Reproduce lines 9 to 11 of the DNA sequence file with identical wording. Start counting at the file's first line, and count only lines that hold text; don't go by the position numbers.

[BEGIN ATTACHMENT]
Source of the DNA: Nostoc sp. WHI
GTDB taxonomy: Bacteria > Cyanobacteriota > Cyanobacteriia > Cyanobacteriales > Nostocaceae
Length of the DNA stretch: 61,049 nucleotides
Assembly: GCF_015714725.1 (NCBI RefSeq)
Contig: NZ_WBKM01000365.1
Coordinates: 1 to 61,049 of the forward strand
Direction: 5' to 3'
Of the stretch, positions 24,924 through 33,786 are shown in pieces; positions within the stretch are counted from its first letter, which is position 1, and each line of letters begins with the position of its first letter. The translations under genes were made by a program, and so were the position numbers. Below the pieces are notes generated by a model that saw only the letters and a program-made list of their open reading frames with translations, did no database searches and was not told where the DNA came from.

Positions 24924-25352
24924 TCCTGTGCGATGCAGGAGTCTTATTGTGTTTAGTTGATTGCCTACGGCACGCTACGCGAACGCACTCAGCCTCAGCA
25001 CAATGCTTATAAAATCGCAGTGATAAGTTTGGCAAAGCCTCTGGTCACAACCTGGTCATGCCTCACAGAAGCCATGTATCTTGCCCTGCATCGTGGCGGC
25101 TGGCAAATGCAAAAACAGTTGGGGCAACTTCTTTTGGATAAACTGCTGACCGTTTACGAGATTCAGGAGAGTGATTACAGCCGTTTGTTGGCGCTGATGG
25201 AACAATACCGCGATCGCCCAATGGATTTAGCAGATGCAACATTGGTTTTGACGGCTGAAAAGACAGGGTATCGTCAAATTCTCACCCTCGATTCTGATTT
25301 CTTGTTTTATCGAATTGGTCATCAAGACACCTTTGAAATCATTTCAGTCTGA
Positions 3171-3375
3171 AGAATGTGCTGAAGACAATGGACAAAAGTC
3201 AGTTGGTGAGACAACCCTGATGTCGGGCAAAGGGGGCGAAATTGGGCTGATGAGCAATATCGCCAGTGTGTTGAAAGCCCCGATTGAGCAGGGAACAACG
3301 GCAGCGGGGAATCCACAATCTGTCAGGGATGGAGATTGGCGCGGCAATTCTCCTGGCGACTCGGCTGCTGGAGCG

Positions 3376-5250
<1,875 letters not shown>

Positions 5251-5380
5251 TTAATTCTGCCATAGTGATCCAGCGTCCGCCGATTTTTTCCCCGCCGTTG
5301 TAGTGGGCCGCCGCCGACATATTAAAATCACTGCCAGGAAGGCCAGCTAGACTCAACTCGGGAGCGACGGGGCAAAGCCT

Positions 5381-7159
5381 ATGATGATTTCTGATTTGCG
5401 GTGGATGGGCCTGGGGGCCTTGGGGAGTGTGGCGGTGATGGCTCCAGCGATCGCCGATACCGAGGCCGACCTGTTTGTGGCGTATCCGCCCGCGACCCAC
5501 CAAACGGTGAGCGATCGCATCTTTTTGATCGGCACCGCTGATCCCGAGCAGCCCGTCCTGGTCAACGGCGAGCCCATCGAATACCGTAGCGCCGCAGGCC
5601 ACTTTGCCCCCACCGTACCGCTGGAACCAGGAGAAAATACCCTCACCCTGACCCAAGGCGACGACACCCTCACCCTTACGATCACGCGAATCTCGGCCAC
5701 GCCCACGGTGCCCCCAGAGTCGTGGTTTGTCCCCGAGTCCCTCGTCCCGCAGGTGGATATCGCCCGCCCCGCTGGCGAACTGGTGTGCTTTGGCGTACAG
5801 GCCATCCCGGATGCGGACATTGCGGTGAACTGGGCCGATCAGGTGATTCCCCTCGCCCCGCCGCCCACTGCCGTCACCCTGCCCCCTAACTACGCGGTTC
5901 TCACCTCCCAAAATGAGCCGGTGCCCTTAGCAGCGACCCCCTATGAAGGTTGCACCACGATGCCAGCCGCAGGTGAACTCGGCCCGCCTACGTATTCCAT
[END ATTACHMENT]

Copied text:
Positions 24924-25352
24924 TCCTGTGCGATGCAGGAGTCTTATTGTGTTTAGTTGATTGCCTACGGCACGCTACGCGAACGCACTCAGCCTCAGCA
25001 CAATGCTTATAAAATCGCAGTGATAAGTTTGGCAAAGCCTCTGGTCACAACCTGGTCATGCCTCACAGAAGCCATGTATCTTGCCCTGCATCGTGGCGGC